COVID-19 differentially impacts the elderly. They suffer more severe illness on average and bear the brunt of deaths. This may also be true of other minority groups in New Zealand, we don’t know this yet. Our health system places a lot of weight on equitable treatment and prioritising ventilators is not equity. The best strategy to make sure everyone has a fair chance might be to simply close the border and keep it out.
COVID-19 places an immense burden on critical care facilities, and our modelling suggests that with an infinite supply of ICU beds COVID patients could occupy enough of them to cost the health system $1.9 billion or more. However, we only have enough beds that $270 million worth could ever be continuously in use over a six-month period. So, the analysis suggests costs well in excess of those that would be realised (ie the outbreak seems to get cheaper). But this results in unmet health need. And likely would result in preventable deaths. Which have a long-term cost themselves. Again, these are the factors on the scales that need to be weighed.
The modelling research we did used Treasury figures for the value of a year of good health, which are derived from Pharmac funding decisions. Basically, how much does Pharmac spend on medicines that lead to a gain in one year of good healthy life?
It may be that we New Zealanders decide to put much more value on healthy life than this (double? triple? it can’t be infinite or there would never be such a thing as a health budget, it would be a blank cheque). But this new valuation, if imputed in the models, can change the outcome of these economic analyses.
So, closing the border to protect vulnerable populations, to ensure fair access to care, or to save lives can be a very reasonable decision, even when it is not strictly an economically rational one.
Border closure can still fail
Bear in mind that border closure could still fail and the probability of failure should be built into economic modelling. We could still end up with just as many cases as in the no closure scenario. Many other variables in this equation (such as the exact epidemiological parameters of COVID-19 in certain contexts) also remain unknown.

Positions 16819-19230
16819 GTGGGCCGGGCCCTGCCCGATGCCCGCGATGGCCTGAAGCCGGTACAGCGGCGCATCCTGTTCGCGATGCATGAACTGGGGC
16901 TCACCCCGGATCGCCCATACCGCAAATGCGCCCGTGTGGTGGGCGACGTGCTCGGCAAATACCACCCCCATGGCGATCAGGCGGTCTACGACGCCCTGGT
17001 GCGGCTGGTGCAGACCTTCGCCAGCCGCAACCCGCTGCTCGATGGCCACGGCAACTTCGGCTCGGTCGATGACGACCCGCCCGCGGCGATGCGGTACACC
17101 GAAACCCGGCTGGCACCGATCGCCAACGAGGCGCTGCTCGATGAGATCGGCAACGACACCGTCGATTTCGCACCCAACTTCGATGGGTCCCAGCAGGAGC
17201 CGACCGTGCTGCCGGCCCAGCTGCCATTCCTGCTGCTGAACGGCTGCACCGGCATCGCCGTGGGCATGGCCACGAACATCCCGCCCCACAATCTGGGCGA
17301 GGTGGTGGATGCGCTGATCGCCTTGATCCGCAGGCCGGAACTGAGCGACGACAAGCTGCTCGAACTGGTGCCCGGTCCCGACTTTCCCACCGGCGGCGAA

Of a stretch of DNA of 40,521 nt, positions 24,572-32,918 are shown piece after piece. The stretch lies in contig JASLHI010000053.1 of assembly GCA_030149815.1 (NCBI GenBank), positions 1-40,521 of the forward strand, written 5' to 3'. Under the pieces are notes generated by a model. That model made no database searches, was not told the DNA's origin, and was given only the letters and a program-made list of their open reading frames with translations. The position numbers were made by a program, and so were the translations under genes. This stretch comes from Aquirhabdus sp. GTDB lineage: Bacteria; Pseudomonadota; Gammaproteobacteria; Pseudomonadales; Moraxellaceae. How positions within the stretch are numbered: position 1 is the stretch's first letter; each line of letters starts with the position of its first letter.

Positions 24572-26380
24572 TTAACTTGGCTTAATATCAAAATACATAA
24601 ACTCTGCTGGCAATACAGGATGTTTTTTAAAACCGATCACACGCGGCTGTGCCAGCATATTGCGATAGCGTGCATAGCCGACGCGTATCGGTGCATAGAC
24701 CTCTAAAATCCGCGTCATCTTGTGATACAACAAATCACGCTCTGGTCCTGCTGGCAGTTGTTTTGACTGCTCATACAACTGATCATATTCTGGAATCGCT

Given the high degree of uncertainty, it may be rational to close the border to assess the situation. This is because, although borders can be re-opened at a later date (even re-opened almost immediately), we may lose the window of opportunity to close them if we don’t act now. This decision and the precise timing are very difficult, and although detrimental economically, it may be wise to move fast, as the government has in fact done.
But now we risk a very long waiting game. The virus is likely to be controlled in some regions of the world and not in others, resulting in a patchwork of ‘hot’ and ‘cold’ zones and severe travel disruption until a vaccine is available. There is almost a paradox in being too successful. If we keep it out then we must sustain our vigilance for the long haul or risk an outbreak every bit as bad as it can be, just down the track.
Global Catastrophic Risks
COVID-19 is a very harmful event, but it is not a global catastrophic threat. There are worse scenarios waiting in the shadows, and we must be prepared for them. Our experience with COVID-19 and the substantial fall-out will hopefully now prime decision makers to be receptive to the idea of building resilience against catastrophic risk. There are far more devastating biological threats that could arise, whether naturally or through biological manipulation, there are threats from other technologies, such as artificial intelligence (AI), geo-engineering, nuclear technologies, as well as threats from climate change, supervolcanoes, near earth objects, and others. COVID-19 has shown us how fragile our just-in-time systems are, how pursuit of a point of extra return can leave us undercapitalised, without cash flow, without inventory, at the mercy of global forces.
The government ought to take a risk portfolio approach to global catastrophic threats, and invest in assessing the probability of various risks, their magnitude and how to build resilience against them.
There is no reason why we can’t have an EQC-style fund to protect against risks that hit only once per generation, but hit hard. There is no reason why we couldn’t have walked through scenarios like COVID-19 with all sectors collaborating to identify the bottlenecks such as ventilator availability, testing locations, health workforce, data systems to track those in quarantine and so on.
The current event involves a biological virus, what if the next event involves a digital threat, would we close our internet borders? What is the case for doing so or for not doing so? This all needs to be scenario-ized.
In fact, in a paper published last week, we made this call with respect to AI, and urged the government to address global catastrophic risk in a systematic and pragmatic fashion.
The first significant step is to institutionalise the learnings from COVID-19, the phrase ‘global catastrophic risk’, and a commitment to undertake research, analysis, planning and systems testing much more often and more robustly.